In a way, you could say my journey to a new career at CGI took nearly 18 years. It started on a beautiful September Tuesday morning in Manhattan in 2001—a day in history that altered my path, as it also did for countless others.
At the time, I worked for the Federal Bureau of Investigation (FBI) New York Field Office. I’d been on a Joint Organized Crime Squad with the New York City Police Department since 1997 investigating the Genovese La Cosa Nostra family. While our ultimate target was the boss, Vincent “The Chin” Gigante, we were arresting his associates to get to the upper echelons.
On September 10, we arrested roughly half-a-dozen mid-tier players but one of our targets had already left for work when we arrived. However, he sensibly offered—through his lawyer—to turn himself in the next day.
So there we were on the morning of September 11 at the Manhattan FBI office at 26 Federal Plaza, just seven or eight blocks from the World Trade Center. I was upstairs processing my suspect—who had turned himself in as promised—when I heard the first loud boom. Lacking any exterior windows where I was, I thought it was the ever-present construction. When someone said a plane had hit the tower, I assumed it was an accident involving a small plane. About 20 minutes later, my partner Craig came in, his face ashen, and told me a large second plane hit the other tower. There was no doubt we were under attack.
When we got the order to evacuate moments later, my suspect, still in handcuffs, shouted, “Get me out of this building!” I couldn’t blame him. He promised to turn himself in again later, and I now had higher priorities. We took him to the lobby, uncuffed him, and gave him three bucks for the subway.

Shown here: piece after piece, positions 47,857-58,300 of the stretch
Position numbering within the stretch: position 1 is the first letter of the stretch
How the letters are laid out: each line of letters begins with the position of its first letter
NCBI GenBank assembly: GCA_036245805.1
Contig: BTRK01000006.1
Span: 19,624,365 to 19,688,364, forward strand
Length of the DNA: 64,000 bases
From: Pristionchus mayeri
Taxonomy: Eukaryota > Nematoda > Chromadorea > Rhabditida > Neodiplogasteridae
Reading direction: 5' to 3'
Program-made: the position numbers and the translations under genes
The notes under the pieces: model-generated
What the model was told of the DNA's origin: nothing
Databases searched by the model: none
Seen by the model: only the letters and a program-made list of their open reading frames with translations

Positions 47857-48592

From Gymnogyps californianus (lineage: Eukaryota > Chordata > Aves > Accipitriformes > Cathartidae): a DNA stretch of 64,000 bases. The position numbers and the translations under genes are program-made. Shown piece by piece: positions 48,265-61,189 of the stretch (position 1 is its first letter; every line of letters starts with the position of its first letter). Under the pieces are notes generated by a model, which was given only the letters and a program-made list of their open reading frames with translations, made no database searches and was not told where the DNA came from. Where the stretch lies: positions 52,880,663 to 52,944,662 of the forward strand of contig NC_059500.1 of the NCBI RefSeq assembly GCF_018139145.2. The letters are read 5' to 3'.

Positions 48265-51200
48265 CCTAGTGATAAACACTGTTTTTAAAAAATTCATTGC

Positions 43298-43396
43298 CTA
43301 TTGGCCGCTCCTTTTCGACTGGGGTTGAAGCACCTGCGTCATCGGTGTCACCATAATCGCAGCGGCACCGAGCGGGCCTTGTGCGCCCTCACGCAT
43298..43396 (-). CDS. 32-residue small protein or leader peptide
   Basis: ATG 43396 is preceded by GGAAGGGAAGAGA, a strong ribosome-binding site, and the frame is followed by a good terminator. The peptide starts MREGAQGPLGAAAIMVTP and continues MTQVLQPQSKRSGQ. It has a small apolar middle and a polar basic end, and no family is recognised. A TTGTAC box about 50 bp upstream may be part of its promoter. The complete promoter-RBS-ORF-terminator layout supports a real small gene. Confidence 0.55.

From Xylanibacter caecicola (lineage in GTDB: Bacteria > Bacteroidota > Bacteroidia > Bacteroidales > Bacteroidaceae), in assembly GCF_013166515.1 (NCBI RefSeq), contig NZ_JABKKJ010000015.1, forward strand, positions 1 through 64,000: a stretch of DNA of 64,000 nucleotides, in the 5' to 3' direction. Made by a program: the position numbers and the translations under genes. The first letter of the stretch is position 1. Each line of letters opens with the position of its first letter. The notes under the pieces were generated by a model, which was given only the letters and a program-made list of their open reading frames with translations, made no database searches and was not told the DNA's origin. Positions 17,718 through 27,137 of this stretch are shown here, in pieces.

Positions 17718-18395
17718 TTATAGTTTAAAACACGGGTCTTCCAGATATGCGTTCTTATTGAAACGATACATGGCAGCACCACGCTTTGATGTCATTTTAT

Outside, I retrieved my radio and raid jacket—the kind you see on TV with “FBI” across the back—and started running toward the World Trade Center. I was stepping over luggage, shoes and pieces of the plane as I got closer. As I and other agents gathered at the staging area, I heard a thunderous roar. To my horror, I saw the first tower was starting to collapse, the floors pancaking one onto the next.
Everyone scattered. I sprinted down the street and turned a corner, hoping that putting more buildings between the disaster and me would provide some protection. It did, but not enough to stop a movie-like cloud of smoke and ash from turning the corner and covering me in darkness.
The aftermath—seeing the need to share
In the weeks and months after that day, we worked on gathering evidence from Ground Zero and running down clues and leads. Eventually, though, I had to go back to organized crime and send The Chin to prison.
After that, I trained in explosive ordnance disposal (EOD) and became a bomb technician in 2005. My FBI career also included time on the New York Joint Terrorism Task Force and in Quantico, Virginia, running several of the FBI’s bomb tech programs. In 2010, I went to the Washington Field Office and traveled to Afghanistan on several occasions working extra-territorial investigations.